Other points that will affect how your house measures up price-wise in your neighborhood are:

  • The style of your home. Is it similar to others in the neighborhood and a popular design that appeals to the average buyer?
  • What price range are adjoining subdivisions? If there is a significant price difference, either higher or lower, it will impact your valuation.
  • Your neighbor’s home—is it one of those occasional eye-sores on your street? If the yard is unkempt or the house is in poor repair, you can believe it will affect the value of your home and likely make it more difficult to sell.

    When Laura Van Meter prepares a market valuation for you, she will deliver the BEST price in which to list your home, and she’ll back up her findings with comparable data.  She’ll also take into consideration any of the above factors that may apply to your home. Her record of sold listings, as well as recommendations from previous clients, means you can be confident that she is placing your home on the market at the BEST possible price.  If you or someone you know is thinking of selling their home, call Laura at 682.551.0336. Let a true professional go to work for YOU!

It’s About to Get Easier to Qualify for a Mortgage

Adapted from an article authored by Clare Trapasso | Realtor.com

We’re living in expensive times, but aspiring homeowners might soon get a break as it becomes a little easier for those with student, credit card, and car loan debt to qualify for a mortgage.

Fannie Mae plans to increase its allowable debt-to-income ratio from 45% to 50% on July 29. This means that more borrowers on the cusp of getting a loan (e.g., millennial, first-time, and lower- to moderate-income borrowers carrying more debt) could potentially qualify for a mortgage backed by Fannie.

The debt-to-income ratio is calculated by taking a potential borrower’s monthly gross income and dividing it by the borrower’s recurring debts such as monthly car payments. Lenders use this ratio to figure out if borrowers can afford to make their mortgage payments each month.

Fannie made the change after analyzing years of data that looked at the ability of borrowers to make their monthly payments. It determined that increasing the ratio will enable more qualified borrowers to get a mortgage loan.

Fannie, which purchases and guarantees mortgages, was already granting ratios of up to 50% with certain conditions—such as if the borrowers had deeper cash reserves, underwent financial counseling, or had higher incomes. The new change opens the door to borrowers with more debt who can’t meet those conditions.

However, not everyone will be benefit from the change. Fannie Mae insures mortgages, but it’s still banks, credit unions, and other financial entities that make the loans—and those lenders have their own criteria for debt-to-income ratios. But the increased debt allowance could encourage more lenders to make changes to their ratios.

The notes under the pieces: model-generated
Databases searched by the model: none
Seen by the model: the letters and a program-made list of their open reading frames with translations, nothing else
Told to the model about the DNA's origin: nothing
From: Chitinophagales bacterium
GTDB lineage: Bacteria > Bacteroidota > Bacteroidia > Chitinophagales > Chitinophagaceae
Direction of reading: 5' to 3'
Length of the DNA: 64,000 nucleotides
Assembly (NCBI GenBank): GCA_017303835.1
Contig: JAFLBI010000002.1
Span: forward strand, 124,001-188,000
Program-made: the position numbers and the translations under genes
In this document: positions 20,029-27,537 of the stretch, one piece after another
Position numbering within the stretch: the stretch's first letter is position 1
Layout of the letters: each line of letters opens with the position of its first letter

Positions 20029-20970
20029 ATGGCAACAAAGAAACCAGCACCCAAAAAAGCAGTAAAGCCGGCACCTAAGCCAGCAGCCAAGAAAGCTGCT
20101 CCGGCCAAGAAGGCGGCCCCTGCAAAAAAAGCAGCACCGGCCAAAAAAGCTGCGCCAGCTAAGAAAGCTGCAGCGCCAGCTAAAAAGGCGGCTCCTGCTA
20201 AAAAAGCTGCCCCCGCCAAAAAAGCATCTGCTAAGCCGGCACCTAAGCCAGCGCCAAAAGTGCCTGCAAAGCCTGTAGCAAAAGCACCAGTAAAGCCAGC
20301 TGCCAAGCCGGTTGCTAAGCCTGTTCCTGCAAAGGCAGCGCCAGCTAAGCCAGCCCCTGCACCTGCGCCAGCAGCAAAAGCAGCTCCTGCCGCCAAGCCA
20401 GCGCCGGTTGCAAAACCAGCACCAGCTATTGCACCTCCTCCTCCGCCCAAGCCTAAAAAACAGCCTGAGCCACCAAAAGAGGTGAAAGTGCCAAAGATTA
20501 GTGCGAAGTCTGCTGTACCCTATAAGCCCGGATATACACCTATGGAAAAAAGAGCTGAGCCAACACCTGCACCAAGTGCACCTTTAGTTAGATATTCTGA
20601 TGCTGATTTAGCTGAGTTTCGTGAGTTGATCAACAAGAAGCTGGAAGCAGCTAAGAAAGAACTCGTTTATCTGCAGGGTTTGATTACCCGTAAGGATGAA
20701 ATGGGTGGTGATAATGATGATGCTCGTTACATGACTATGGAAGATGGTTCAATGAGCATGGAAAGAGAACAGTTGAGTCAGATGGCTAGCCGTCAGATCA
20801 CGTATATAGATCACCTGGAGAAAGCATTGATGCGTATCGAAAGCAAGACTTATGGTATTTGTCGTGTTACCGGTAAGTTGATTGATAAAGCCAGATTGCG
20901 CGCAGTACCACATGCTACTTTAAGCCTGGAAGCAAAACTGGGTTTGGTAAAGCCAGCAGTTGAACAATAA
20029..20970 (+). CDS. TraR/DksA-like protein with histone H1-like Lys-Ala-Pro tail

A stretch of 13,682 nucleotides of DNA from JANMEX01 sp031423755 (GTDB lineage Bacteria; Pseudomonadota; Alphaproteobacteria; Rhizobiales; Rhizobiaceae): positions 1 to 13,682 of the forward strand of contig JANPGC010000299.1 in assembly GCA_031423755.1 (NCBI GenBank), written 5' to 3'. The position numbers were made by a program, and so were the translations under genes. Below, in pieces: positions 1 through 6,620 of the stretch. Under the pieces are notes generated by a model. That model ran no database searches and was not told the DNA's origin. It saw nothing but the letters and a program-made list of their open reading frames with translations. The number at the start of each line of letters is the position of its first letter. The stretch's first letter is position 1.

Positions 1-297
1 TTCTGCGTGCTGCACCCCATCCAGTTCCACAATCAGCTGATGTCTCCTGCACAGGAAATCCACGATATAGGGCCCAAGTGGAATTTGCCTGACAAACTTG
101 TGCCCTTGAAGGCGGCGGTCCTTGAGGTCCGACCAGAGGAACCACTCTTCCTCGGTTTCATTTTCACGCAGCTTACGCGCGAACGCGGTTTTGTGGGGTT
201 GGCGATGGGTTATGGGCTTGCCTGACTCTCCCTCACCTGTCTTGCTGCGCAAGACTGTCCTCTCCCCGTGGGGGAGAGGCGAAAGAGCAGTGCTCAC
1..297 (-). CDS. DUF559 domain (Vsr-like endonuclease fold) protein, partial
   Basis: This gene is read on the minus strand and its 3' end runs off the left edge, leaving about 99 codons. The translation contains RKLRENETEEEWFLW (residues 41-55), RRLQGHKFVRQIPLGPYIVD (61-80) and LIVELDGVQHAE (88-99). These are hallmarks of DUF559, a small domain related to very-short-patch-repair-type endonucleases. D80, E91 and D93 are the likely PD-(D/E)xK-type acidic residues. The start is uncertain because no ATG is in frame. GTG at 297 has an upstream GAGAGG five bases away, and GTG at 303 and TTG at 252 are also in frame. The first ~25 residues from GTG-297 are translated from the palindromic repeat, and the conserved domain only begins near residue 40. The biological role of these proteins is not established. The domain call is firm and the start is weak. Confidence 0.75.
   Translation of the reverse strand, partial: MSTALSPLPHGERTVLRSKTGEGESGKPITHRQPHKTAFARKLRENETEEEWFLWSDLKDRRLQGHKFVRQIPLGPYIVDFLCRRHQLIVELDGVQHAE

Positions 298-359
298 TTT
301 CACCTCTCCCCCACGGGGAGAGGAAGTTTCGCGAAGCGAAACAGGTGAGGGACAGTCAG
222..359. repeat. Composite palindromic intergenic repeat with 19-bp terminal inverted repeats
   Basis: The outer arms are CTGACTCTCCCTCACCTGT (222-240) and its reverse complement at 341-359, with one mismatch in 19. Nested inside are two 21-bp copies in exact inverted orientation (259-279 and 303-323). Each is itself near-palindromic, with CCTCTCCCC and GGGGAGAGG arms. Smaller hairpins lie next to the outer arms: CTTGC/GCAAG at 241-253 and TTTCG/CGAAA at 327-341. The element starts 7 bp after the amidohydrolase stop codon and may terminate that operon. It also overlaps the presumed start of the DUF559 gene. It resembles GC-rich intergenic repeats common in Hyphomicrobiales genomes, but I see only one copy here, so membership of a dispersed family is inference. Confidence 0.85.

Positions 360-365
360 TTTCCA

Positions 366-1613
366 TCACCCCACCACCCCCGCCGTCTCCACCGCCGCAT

A higher debt ratio isn’t a silver bullet for loan seekers, though. If you don’t have a good credit score or a sufficiently large down payment, it won’t change the outcome of your application.

Buyers who can’t qualify, even with the higher ratios, should consider other alternatives. The most logical answer is to look for homes in the lower end of their budget, find a trustworthy co-signer, or simply come up with more down payment money.

I assist my clients to secure mortgage financing and work with several lenders who are experienced in getting clients approved.  If you or someone you know is looking to buy or sell a home, this is an excellent time to be active in the market.  Call me at 682.551.0336 to discuss your housing requirements, or check out my website here:  http://www.homearlingtonmansfield.com/


Can’t Make That 20% Down Payment?

Adapted from an article authored by Carla Fried  | CNBC  

 

Many potential homeowners are unable to buy a home because they can’t come up with the 20% down payment. The National Association of Realtors reports the medium price tag of $236,000 in our current market, which equates to more than $47,000 required for the down payment.  That’s a hurdle too high for many buyers, especially first time home buyers.

If a buyer purchases a home with less than 20% down, then mortgage insurance enters the picture. Adding the insurance premium to the monthly mortgage payment places a higher burden on the homeowner and limits his buying power.

Purchasing mortgage insurance presents several scenarios:

If you have a good credit score, PMI (private mortgage insurance) on a conventional mortgage may be your best option. Once you have the 20% equity, your lender is required to drop the insurance.

If you’re considering a FHA loan, it may have a lower monthly payment, but the mortgage insurance is permanent—you will pay the premium for the life of the loan or until you refinance the loan once you hit the 20% equity mark.

If you’re a military veteran, it is recommended you work with a lender experienced in mortgages backed by the Department of Veterans Affairs. The 0% down payment required for a VA-backed loan is hard to beat, although there is an upfront fee of 2.15% or 3.3% of the loan amount, that fee be rolled into the mortgage.